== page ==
Fuel prices have fallen by just a penny a liter despite Rishi Sunak’s 5p tariff cut to help hard-pressed drivers.
Last month, the Chancellor announced a historic 5p fuel tax cut in his spring statement, which was a huge win for The Sun’s Keep It Down campaign.
Combined with VAT it should mean a total of 6p per liter discount in pubs.
But many supermarkets and other fuel giants failed to pass it on and were accused last night of “banking” the profits.
Petrol fell to 162.65 last week from an average of 165.37 pence a liter and diesel fell to 176.44 from 177.47, the government’s own figures show.
MPs and activists have long advocated an independent regulator to monitor fuel sales and protect struggling motorists from rip-offs.
Tory MP and leader of the Motorists and Haulage APPG Craig Makinlay told The Sun: “I had given the oil companies the benefit of timing to allow for the replenishment of service station stocks before the reduction is enforced.
“Wholesale oil prices have fallen to the $100 per barrel level in the past few weeks and yet we are still seeing spikes in prices.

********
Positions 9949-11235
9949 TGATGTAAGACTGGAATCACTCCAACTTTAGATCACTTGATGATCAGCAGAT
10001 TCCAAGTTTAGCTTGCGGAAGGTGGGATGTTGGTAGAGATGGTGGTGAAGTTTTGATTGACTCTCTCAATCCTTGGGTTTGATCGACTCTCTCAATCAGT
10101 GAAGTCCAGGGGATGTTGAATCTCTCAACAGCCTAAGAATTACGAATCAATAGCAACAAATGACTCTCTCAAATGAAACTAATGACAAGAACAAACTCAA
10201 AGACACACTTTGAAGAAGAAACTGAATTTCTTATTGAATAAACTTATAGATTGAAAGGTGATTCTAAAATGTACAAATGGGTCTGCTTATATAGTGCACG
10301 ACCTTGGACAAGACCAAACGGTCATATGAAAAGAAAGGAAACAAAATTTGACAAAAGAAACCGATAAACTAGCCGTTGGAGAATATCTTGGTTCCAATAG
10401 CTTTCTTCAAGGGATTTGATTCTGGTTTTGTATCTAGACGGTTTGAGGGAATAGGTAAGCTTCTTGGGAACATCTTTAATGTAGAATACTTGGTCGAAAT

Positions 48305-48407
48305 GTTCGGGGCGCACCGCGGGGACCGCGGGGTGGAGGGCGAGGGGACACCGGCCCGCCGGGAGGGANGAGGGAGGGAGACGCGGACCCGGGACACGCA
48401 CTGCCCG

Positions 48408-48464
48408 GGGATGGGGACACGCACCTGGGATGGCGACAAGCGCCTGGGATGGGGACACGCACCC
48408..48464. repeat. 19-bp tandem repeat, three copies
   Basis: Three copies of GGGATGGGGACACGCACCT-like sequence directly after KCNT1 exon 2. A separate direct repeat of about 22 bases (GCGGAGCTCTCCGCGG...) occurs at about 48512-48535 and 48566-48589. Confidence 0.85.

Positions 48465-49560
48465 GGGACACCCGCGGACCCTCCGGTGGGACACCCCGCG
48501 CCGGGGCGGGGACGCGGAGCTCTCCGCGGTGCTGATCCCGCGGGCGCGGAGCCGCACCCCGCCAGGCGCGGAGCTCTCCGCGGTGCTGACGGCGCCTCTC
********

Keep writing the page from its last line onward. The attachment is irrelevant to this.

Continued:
“I have the impression that the duty reduction was simply added to the account. It’s time for some ‘pumpwatch’ regulation with bite to ensure fair play.”
Fairfuel UK’s Howard Fox fumed: “The Treasury seems afraid to take on the oil companies and fuel wholesalers who are laughing at their gold-lined socks because they know they are untouchable.
“We should now see pump prices plummet.
“Once again, wealthy companies in the fuel supply chain fiscally hoodwinked the Chancellor’s spring declaration.
“Had he introduced PumpWatch months ago, fuel costs would have been significantly lower than they are now, and inflationary pressures would also have eased.”
Last night Downing Street put pressure on the pumps not to bank profits.
The Prime Minister’s spokesman urged: “Of course we want any savings from the tariff cut to be passed on to the pumps.”
https://www.thesun.ie/motors/8607383/fuel-prices-drop-one-penny-fuel-duty-cut/ Fuel prices fall by just ONE penny per liter despite a 5 pence tariff cut